Oregon’s CCOs: A Deep Look at Patients’ Take on AllCare
Patients of Grants Pass-based AllCare Health, one of Oregon’s 16 Medicaid-funded coordinated care organizations, are demographically different: they are more likely to be men, less likely to hold a post-graduate degree, and whiter than CCO members as a whole, across the state.
But according to an in-depth survey aimed at understanding how well the state’s CCOs are serving patients, AllCare delivers quality at a similar rate to the other plans under the Oregon Health Plan umbrella, according to its “Banner Book,” the label given to a series of 340-page documents that assesses the state’s CCOs. Commissioned by the Oregon Health Authority, these documents were created after 12 weeks of surveys conducted earlier this year, offered in both English and Spanish that attempted to sample 900 members of each CCO.
This week, The Lund Report launches an examination of the survey results, by looking at how adult members of AllCare say their health insurance measures up. In the coming weeks, we’ll look at the same surveys at the state’s other CCOs, and we will conclude this series by comparing their performance to see if some CCOs rate considerably better or worse than others.
Data on CCOs is plentiful, and The Lund Report has reported in the past on profits and revenue at these organizations and membership growth. But the Banner Books take a different approach, asking members if they received the care they needed, whether care was available quickly, how well doctors communicated with them, how well each health plan’s customer service works, and how much input patients had into decision making.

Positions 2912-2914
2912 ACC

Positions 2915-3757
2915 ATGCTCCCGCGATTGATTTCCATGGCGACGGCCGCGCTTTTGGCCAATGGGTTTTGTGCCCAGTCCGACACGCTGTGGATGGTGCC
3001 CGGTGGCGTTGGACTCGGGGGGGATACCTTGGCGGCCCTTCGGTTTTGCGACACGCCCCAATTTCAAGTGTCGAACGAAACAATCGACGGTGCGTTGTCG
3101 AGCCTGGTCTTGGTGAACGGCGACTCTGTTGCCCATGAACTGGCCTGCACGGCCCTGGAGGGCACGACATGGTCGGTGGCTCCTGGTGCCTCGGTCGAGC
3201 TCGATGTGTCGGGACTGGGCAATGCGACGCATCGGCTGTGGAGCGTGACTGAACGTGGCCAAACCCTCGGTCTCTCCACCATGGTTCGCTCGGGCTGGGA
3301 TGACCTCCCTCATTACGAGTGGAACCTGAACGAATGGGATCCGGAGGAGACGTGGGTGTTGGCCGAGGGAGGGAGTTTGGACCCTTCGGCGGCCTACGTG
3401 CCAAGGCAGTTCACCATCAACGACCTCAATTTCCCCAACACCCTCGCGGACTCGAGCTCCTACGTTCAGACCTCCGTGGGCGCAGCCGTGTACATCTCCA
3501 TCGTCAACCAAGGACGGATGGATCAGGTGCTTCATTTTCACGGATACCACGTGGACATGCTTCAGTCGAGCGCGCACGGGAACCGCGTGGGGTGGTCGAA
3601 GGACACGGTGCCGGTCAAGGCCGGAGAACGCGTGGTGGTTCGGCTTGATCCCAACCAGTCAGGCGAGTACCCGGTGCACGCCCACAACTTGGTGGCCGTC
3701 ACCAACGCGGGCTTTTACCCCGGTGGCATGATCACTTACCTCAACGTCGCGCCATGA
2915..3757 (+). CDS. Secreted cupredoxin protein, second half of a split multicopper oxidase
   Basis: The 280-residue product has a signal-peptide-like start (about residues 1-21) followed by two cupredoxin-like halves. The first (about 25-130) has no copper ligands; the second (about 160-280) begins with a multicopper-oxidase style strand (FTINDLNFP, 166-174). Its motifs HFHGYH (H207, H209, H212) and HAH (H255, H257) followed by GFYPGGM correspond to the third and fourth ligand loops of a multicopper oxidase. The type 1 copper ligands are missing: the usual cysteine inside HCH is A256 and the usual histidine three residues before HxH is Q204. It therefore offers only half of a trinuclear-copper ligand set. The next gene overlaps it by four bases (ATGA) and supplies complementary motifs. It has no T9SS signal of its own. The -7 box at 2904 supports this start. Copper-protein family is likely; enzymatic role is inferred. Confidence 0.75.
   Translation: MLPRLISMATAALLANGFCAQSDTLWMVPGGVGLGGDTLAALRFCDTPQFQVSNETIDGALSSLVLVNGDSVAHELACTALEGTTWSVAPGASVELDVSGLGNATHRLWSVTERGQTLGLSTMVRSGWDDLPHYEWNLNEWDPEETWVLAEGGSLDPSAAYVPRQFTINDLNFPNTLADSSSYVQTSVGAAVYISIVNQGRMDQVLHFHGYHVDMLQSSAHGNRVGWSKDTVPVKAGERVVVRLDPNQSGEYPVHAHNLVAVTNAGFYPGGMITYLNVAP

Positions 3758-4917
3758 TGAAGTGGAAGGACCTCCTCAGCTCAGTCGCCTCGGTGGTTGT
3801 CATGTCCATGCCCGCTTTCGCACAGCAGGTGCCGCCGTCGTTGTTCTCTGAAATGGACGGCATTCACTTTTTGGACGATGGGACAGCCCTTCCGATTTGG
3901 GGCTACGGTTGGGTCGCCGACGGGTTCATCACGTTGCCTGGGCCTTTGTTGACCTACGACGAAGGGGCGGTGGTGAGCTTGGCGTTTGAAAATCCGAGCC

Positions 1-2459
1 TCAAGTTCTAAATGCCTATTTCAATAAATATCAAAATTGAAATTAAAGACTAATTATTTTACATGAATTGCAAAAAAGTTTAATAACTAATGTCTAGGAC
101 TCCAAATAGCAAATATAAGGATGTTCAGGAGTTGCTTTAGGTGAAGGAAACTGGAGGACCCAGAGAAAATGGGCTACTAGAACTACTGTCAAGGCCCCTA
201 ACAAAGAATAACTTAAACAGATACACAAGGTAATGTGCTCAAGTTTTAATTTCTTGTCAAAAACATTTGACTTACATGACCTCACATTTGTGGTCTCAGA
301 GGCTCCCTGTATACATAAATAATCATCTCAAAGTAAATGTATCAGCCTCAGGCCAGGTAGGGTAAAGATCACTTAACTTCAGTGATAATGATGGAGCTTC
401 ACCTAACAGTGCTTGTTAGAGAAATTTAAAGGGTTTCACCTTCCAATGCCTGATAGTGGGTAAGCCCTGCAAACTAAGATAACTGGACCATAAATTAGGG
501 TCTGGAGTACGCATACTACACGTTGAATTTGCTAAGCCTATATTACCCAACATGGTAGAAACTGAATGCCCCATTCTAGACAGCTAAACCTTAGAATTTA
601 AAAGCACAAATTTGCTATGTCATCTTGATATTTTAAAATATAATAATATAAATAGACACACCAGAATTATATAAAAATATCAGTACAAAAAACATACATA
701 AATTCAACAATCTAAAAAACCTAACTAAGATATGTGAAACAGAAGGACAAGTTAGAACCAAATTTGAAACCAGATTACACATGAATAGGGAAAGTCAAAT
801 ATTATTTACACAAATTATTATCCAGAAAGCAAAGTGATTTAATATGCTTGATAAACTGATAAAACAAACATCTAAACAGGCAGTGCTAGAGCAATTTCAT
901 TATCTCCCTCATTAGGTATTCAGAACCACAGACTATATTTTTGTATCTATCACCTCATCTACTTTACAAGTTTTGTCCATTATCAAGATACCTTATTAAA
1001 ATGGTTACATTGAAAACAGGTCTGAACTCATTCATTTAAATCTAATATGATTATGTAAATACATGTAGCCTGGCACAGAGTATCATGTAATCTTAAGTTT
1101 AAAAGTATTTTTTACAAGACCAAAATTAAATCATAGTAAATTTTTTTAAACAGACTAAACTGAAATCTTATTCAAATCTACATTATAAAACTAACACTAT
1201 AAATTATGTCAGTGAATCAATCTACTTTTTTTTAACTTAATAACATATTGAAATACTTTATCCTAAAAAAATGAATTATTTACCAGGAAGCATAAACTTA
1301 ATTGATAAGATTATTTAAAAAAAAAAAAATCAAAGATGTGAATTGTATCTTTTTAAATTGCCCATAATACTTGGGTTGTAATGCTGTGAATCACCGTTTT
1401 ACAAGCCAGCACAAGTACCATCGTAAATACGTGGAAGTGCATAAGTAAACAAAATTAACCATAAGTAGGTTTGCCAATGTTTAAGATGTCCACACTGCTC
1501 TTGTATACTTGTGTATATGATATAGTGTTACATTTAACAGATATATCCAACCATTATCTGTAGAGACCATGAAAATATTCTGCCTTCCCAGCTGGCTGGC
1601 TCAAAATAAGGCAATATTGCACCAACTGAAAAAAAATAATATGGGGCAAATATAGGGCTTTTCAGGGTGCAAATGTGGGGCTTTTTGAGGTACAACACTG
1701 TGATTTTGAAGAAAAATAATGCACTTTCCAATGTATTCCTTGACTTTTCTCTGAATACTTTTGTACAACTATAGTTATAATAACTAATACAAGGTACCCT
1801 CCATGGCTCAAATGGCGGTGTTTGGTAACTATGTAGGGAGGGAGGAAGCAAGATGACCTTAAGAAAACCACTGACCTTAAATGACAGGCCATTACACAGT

On most metrics, AllCare’s members reported experiences similar to patients at other CCOs across the state: Less than 1 percent said the care they received was the worst imaginable, virtually identical to the overall view of all Oregon Health Plan members; 69 percent of AllCare members said on a scale of zero to 10, they’d rate the quality of care they receive at 8 or higher – while 67 percent of all CCO members in Oregon feel the same way.
AllCare was also virtually identical to the Oregon Health Plan average on survey results about how easy it is for people to access care (79 percent said it was usually or always easy), how well doctors explained things (91 percent explanations were always or usually easy to understand), on how easy it was to fill out CCO paperwork (93 percent said it is usually or always easy to fill out).
But there were a few areas where AllCare was different than the average of all CCOs in the state, according to the results reported by survey company DataStat Inc, which ultimately received 350 responses from AllCare’s members, after reaching out to 900 people. A comparison of AllCare’s sickest and healthiest members shows that not everyone in the CCO feels the same way about the care and service they receive.
Where AllCare is different than other CCOS